My first job for the National Park Service was at Great Basin National Park. One of the things that they gave me when I first got there was a lime green government notebook. They told me that I could do whatever I wanted with the book. What I wanted was a sense of humor, so from that day forward it has been used to capture interesting quotes from park visitors. The first batch of sayings from the green book is all quotes about Great Basin NP’s wonderful cave Lehman Caves. This particular collection focuses on the youngest visitors, because as the age goes down the chances for them saying something funny go up.
Ranger: “What does this formation look like?”
Boy: “ A long, dark, orange tunnel we can’t go down.”
Ranger: “It’s made out of the mineral calcite.”
5 year old boy: “So it’s a germ?”
Ranger: “What does this look like to you?”
Boy: “A cave.”
Ranger: “The early visitors wrote here with pencil.”
Boy: “ They wrote with pretzels?”
Boy: “I know what this room’s called.”
Ranger: “What’s it called?”
Boy: “It’s called something room!”
Ranger: “People had a habit of telling tall tales back then…”
Boy: “People had tails?!”
Welcome to be my first blog. Today’s topic is going to delve into the heart of the ranger. Who are rangers? While it may seem simple enough it’s actually a bit complicated. Are they the guys who wear those funny hats? Do they keep the park safe? Do they arrest people? Do they run the visitor center and give tours? Or do they run around keeping bears out of picnic baskets? The answer is that rangers do all of these things and none of these things. See what I meant when I said it was complicated?
While rangers are known for their uniform and the iconic hat not all uniformed employees of the park are rangers. The park has employees in maintenance, administration, historic preservation, and an array of scientists. All of these employees may or may not be in uniform and none of them are technically “rangers.” So it is impossible to tell a ranger by uniform alone. To make matters more confusing there are times when a ranger will not wear a uniform at all, such as historical reenactment or going on a stakeout.
So how do you tell who is a ranger? You need to look at their job. All rangers interact with people as one of their main duties. Rangers are of the face of the park and act as the “front-line” of contact and communication with park visitors. They try to make sure visitors don’t damage the park and conduct themselves in a safe manner. Out of all the park employees there are only three types of rangers.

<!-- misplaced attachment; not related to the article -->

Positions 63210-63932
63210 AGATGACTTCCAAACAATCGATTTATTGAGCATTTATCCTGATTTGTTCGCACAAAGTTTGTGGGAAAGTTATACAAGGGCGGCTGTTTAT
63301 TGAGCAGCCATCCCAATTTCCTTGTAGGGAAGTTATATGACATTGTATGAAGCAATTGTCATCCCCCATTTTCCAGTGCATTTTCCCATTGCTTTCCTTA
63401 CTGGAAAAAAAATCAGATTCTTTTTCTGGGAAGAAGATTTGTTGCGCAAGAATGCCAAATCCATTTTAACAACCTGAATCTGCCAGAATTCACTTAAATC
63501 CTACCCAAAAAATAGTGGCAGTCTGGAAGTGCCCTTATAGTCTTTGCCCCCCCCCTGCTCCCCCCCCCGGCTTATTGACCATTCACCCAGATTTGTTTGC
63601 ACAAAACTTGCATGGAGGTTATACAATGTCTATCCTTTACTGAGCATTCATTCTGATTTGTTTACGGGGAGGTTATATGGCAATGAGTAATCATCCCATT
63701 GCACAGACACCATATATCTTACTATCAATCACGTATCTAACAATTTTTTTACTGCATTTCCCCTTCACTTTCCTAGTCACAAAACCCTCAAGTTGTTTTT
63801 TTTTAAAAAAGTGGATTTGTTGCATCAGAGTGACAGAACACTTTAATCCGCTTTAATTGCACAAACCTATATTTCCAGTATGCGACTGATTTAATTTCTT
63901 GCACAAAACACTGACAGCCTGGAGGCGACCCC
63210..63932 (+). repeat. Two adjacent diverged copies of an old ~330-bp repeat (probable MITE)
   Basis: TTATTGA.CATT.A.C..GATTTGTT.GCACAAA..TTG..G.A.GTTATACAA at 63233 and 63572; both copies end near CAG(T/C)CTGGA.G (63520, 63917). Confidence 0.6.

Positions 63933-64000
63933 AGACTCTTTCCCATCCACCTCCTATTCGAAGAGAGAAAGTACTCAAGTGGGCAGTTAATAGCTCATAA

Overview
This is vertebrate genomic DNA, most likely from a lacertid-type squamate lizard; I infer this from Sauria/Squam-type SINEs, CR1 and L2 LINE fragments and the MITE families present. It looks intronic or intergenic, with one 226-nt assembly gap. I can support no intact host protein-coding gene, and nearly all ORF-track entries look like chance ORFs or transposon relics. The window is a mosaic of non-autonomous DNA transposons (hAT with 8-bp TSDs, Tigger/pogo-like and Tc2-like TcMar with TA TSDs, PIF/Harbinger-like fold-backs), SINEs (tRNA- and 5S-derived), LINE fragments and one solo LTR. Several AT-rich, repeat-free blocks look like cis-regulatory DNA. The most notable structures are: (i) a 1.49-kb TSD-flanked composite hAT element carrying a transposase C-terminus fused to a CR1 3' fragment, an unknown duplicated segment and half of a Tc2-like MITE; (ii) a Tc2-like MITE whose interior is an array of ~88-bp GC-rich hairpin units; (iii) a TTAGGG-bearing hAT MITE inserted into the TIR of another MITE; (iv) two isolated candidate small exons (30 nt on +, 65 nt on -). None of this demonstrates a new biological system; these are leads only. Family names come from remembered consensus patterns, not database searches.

The type of ranger most people are used to is the interpretative ranger, which I am. We are the ones who run the visitor center, gives tours, and programs. Interpretative rangers take the vast amounts of data about the park and “translate” it so that it is easily understood and enjoyable to the average visitor. We are on the preventative side of things. After all visitors cannot follow rules they do not know of or if they don’t care. If interpretative rangers do their job well everyone can enjoy the park without having to interact with the second type of ranger: Law Enforcement.
Law Enforcement rangers are exactly what their name sounds like, the police of the park. They have all the authority their non-park comrades have, so if you are ever pulled over by one please don’t ask, “Well what are you going to do, give me a ticket?” because the answer is YES! This may seem like a stupid question, but a lot of people make that mistake. They can even go so far as to arrest people. Now that being said park Law Enforcement generally tend to be rather nice people. If you are in trouble or need information please don’t hesitate to contact them.
The last type of ranger is a bit of an odd bird. It is the General Ranger. Parks have never been well funded and as such are chronically understaffed. To make up for this, parks sometime will employ general rangers who literally do everything in the park. From maintenance, to law enforcement, administration, and interpretation, there is nothing in the park that a general ranger cannot do as part of their job. While interpretative and law enforcement ranger will pitch in and help with other park duties, the general ranger takes generalization to the extreme. These rangers are commonly found in small parks with limited staff. They are the closest to the old fashioned rangers and because of this I have the utmost respect for them.
I hope you enjoyed our little exploration into the world of the ranger. Just remember that although not all park employees are rangers, their jobs are just as important to the health and well-being of the park as any other position. If you have a question, feel free to ask them. They would be happy to help or point you to a ranger that can.